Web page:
The hip joint
The hip joint consists of a ball (the femoral head) and socket (the acetabulum). The ball and socket are covered with cartilage that acts as a cushion between the two structures during normal daily activities. The cartilage (or white covering) also helps allow for the ball and socket to glide smoothly during activities such as walking or getting out of a chair.
The labrum is a C-shaped structure that is attached to the acetabulum to help create a suction seal for the hip, keeping the joint fluid in the hip as well as providing additional support for the hip joint itself. The joint fluid helps keep the cartilage lubricated so that the ball and socket can glide smoothly, similar to the way engine oil in your car keeps its moving parts lubricated.
There is an envelope around the ball and socket that is called the capsule. It helps support the hip and keep the joint fluid within the hip. Also part of this capsule are strong ligaments, which provide support for the hip joint.
When the hip socket does not form completely, the condition is called acetabular dysplasia. In normal hips, at least 80 percent of the femoral head is covered by the acetabulum (or socket). In dysplastic patients, less than 80 percent of the femoral head is covered by the acetabulum. The acetabulum is typically shaped more vertically than horizontally. To help support the femoral head, the labrum increases in size. However, since the labrum is serving a function it is not normally designed to do, a tear often results and can cause pain or locking and catching.
If left untreated, the decreased coverage of the femoral head can lead to osteoarthritis. As a result of having decreased surface area to disperse the force of weight bearing, the cartilage of the femoral head and acetabulum can also wear out faster, often at an early age.
The exact cause of hip dysplasia has yet to be fully understood, but several varying factors seem to play a role. There is a genetic component since family members often have the condition in common.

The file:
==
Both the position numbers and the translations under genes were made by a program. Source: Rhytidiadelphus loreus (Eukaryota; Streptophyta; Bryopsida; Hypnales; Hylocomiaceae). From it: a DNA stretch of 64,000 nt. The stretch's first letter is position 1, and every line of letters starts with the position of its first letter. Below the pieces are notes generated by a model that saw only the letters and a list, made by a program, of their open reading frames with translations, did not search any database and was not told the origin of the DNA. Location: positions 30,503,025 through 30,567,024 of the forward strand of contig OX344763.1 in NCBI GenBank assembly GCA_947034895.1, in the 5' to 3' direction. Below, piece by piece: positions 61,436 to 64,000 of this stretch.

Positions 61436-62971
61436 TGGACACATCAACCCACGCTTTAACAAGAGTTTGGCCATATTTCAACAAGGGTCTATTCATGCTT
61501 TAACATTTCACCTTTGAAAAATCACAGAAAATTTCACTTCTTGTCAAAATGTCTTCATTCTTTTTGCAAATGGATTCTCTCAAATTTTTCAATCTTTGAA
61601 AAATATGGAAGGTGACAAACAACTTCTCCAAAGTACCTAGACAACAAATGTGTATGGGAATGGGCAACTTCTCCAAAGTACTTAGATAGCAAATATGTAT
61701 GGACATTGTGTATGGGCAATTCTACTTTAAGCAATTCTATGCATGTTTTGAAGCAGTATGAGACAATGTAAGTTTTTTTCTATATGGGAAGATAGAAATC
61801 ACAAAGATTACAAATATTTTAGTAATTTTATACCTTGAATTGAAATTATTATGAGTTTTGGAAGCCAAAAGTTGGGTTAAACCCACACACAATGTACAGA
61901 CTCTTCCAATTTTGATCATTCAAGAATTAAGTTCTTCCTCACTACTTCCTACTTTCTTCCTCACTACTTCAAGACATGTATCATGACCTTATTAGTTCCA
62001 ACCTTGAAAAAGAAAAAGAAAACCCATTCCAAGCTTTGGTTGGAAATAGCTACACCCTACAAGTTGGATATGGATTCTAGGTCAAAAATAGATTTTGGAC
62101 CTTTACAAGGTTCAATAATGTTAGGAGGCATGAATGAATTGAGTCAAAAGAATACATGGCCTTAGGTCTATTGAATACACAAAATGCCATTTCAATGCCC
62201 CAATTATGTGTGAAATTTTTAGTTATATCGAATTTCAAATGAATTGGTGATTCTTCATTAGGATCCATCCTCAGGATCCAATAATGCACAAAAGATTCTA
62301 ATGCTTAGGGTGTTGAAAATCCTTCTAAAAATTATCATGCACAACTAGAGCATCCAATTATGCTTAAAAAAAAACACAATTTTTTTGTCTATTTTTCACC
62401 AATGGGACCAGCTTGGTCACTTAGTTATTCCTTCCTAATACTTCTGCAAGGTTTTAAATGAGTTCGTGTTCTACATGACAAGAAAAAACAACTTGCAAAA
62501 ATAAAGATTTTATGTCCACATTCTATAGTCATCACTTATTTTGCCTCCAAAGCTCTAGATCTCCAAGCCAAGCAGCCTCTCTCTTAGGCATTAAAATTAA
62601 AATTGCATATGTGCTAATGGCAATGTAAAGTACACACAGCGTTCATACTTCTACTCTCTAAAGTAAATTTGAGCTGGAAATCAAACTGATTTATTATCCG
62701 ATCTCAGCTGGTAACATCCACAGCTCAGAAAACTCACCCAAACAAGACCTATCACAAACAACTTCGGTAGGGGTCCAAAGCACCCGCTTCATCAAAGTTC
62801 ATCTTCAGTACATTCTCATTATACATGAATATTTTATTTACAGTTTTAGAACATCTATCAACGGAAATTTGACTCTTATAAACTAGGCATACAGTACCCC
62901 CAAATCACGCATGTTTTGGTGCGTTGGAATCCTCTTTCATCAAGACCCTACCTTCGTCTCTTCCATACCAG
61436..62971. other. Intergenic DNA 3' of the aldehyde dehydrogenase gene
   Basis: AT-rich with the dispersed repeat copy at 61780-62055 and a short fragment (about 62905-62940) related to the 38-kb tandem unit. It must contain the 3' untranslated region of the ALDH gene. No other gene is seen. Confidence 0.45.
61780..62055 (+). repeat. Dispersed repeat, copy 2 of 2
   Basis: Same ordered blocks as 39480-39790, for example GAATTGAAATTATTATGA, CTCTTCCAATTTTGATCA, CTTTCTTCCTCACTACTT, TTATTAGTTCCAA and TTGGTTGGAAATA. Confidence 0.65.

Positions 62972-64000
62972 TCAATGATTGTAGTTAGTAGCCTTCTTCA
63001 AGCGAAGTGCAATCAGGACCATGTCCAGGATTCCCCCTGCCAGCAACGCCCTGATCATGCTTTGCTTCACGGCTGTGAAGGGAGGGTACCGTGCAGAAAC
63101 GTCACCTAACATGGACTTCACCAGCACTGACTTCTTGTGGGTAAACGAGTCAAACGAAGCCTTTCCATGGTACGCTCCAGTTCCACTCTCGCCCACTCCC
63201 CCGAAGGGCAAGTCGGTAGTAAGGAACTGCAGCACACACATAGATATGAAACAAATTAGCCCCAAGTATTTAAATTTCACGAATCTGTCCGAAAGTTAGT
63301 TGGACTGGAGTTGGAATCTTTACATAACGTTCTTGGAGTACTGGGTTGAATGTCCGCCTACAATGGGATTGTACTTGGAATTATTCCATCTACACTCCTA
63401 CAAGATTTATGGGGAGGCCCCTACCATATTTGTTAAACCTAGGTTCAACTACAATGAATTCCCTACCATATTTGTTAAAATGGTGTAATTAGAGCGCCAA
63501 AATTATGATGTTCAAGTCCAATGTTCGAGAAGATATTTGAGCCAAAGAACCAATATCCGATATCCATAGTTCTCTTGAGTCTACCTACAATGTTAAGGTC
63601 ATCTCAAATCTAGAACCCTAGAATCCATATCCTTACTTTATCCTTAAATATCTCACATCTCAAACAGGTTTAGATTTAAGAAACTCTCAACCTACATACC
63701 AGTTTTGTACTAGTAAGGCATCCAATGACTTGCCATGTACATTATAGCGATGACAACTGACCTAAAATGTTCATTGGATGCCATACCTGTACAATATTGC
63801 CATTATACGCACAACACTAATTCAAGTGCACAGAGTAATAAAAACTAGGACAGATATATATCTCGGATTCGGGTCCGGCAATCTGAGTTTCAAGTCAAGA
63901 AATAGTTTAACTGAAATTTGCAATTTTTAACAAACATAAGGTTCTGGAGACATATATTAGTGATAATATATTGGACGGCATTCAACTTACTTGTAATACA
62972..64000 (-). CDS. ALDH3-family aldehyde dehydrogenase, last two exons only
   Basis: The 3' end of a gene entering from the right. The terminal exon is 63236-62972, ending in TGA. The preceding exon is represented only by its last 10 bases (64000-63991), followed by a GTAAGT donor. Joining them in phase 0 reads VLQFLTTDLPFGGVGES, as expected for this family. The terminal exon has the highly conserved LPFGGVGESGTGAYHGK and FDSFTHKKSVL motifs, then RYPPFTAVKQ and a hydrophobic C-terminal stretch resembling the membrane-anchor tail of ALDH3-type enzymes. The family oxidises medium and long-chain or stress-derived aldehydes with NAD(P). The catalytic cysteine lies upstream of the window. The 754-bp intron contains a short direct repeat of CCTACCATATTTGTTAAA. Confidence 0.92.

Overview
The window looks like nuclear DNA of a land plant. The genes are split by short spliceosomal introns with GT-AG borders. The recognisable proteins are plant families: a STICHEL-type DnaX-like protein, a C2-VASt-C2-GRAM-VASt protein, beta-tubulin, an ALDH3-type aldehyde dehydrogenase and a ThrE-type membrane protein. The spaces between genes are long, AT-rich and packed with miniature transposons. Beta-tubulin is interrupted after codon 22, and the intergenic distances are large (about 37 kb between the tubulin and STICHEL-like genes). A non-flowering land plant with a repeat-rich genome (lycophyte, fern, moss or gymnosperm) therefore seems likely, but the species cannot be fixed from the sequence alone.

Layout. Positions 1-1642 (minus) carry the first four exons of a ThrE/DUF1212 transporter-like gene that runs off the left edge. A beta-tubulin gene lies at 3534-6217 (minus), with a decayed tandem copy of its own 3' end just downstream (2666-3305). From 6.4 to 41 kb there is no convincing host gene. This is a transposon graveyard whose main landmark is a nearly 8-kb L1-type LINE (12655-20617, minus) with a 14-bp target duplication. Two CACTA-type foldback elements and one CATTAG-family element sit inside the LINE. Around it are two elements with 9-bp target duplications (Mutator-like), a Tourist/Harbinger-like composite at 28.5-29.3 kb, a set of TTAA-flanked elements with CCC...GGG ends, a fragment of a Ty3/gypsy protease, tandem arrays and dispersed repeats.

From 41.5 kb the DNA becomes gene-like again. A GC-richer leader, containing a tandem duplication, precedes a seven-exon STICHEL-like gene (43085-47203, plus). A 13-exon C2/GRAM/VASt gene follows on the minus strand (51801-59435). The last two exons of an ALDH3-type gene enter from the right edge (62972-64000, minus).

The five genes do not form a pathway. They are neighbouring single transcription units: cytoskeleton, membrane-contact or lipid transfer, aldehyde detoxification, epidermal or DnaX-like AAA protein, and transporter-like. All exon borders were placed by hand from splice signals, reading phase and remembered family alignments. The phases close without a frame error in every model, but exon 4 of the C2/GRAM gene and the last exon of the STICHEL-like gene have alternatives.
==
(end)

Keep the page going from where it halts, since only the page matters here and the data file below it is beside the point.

Typically, females are affected most often. Although there is newborn screening for patients at risk for hip dysplasia (first-born female, family history), patients will often not present until their teenage years or mid-20s when the hip starts developing more inflammation and pain.
Because the hip socket is too shallow, the surrounding structures have to compensate. In younger patients, the labrum may be bigger than normal, but it may not have a tear in it. For older patients, a tear in the labrum will cause pain in the groin with potential locking or catching of the hip during normal movements.
The muscles around the hip also have to work overtime to keep the hip stable. The muscles on the side of the hip – gluteus medius and minimus (also known as the hip abductors) – often get overworked. The result is pain at the side of the hip when walking or toward the end of the day as these muscles become fatigued from the constant strain.
The large muscle in the front of the hip – the psoas – also has to work to keep the femoral head inside the deficient socket and can become inflamed as a result. Because this condition is a deficiency in bony coverage, the motion of the hip is usually fairly well maintained compared to hips with impingement.